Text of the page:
• AssistiveTouch, which allows for gesture creation and support for adaptive input devices. This feature allows one touch point access to gestures that might normally require multiple touch points. This feature allows users who may be using a head pointer or mouth stick to operate iOS devices and apps. iOS devices have capacitance based screens – thus, special styli available for a nominal price are needed for alternative touch input.
  • Invert colors, which inverts the colors on the screen — dark colors become light and light colors become dark. This feature is often used by people with low vision to create a high contrast type view with colors that may be less harsh.
  • Siri introduced with the iPhone 4s which allows the user to control many features of the device and retrieve information using speech recognition
  • Hearing aid and TTY compatibility, support for open and closed captioning within iTunes and customizable vibratory alerts for users who are deaf or hard of hearing

For a review of the Apple iPad tablet which runs on the same platform that powers the iPhone, see iPad Accessibility – My Perspective. The introduction of these features and improved accessibility over time demonstrates Apple’s continued commitment to universal access for all. This commitment is further demonstrated by a Siri promotional video which includes a blind iPhone user and a video shown at Apple’s developer conference featuring several iPhone users with disabilities. Apple’s commitment to universal design and the level of accessibility built directly into the iPhone has made it increasingly popular among users with disabilities. As an example, WebAim reported in its Screen Reader Survey 4 results that Apple accounts for 58.5 percent of primary mobile screen reader users, up from 32.6 percent in just 17 months and notably higher than usage for the standard population. Another reason that the iPhone has gained popularity is that many iPhone apps are highly accessible using the Voiceover screen reader without extra effort on the part of the developer as demonstrated by this iPhone app directory.

Apple continues to improve the accessibility of the iPhone and further demonstrate its commitment to all users. New accessibility features in version 6 of iOS include:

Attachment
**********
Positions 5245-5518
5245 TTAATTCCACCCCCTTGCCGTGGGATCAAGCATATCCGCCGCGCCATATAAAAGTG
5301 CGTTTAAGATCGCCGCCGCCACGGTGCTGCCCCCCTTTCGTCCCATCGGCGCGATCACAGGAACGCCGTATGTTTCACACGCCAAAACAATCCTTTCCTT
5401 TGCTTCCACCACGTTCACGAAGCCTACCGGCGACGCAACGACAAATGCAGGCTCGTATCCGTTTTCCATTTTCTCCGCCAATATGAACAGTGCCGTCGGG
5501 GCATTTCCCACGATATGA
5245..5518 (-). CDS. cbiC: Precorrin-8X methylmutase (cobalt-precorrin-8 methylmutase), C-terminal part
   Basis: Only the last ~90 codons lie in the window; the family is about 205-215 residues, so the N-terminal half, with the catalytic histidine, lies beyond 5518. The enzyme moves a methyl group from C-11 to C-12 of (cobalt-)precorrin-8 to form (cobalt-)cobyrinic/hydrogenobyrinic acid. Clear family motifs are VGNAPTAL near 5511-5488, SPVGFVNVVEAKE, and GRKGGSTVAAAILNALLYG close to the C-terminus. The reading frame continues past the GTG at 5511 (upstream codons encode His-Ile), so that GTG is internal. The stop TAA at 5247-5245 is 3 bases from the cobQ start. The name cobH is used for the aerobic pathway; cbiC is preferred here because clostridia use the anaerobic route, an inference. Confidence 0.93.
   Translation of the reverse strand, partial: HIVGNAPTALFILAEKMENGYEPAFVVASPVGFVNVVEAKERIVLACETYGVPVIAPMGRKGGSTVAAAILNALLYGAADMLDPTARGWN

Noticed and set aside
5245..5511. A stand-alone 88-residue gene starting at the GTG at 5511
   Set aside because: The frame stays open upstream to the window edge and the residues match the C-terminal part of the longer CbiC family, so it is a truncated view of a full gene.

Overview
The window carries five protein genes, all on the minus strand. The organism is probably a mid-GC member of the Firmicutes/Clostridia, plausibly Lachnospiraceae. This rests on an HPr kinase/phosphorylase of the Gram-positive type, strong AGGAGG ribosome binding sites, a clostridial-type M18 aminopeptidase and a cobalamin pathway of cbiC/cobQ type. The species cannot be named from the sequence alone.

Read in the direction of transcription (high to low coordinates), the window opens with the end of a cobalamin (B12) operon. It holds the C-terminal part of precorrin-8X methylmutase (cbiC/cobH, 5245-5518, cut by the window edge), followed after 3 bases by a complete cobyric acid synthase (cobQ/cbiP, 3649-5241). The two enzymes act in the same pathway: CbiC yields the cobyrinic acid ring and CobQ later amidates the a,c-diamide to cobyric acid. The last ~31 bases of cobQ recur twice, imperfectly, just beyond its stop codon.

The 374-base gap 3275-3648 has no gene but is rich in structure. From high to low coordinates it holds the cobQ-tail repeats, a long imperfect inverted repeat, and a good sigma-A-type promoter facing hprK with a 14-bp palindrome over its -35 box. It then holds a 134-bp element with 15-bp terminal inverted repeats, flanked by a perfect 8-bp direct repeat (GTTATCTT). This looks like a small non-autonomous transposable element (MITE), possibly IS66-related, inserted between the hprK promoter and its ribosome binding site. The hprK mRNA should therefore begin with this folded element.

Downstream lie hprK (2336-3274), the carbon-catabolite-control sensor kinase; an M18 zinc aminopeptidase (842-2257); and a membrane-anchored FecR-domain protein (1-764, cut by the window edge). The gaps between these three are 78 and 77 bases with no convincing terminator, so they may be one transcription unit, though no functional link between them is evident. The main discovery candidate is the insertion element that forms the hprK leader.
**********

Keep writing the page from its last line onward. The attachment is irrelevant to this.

• Guided access, which allows the user to focus on the task at hand by restricting touch input to one app or area of the screen (for more on Guided Access watch this video demonstration of Guided Access
  • Voiceover support for the redesigned Maps app that will be included with the new iOS release
  • The ability to run Voiceover concurrently with Zoom and AssistiveTouch (not possible with versions before 6)
  • Support for upcoming third-party Bluetooth 4.0 hearing aids designed for the iPhone 4s

iOS related accessibility best practices for app development can be found at webaccessibility.com.

Android Accessibility

Android is an open-source operating system for mobile phones created by Google. Android phones currently dominate the standard cell phone market but receive significantly lower usage among some disability user groups. For example, the WebAIM Screen Reader Survey 4 results indicated that only 7.9 percent of respondents use Android as their primary mobile platform. While Google makes phones which run the Android OS such as the Galaxy Nexus, phones which run Android are available from other manufacturers, giving the consumer choice over which Android-powered phone they wish to use. One down side to this approach is that many of the Android-powered phones cannot run the latest version of the Android OS, Android 4.2.1 (also called Jelly bean). One benefit to using the Galaxy Nexus line of phones and tablets such as the Nexus 7 is that they are updated directly by Google whenever new versions of the operating system (OS) are available and accessibility is included by default.

The open source philosophy behind Android has led to the adoption of a more “wild west” model of accessibility where developers are expected to create accessibility solutions rather than having them provided centrally. Still, Google did introduce some accessibility features into previous version starting with Android 1.6, including:

  • TalkBack – an included service which speaks the results of actions, events and notifications
  • KickBack – a service which provides haptic (vibratory) feedback for different actions
  • SoundBack – a service which plays sounds for different actions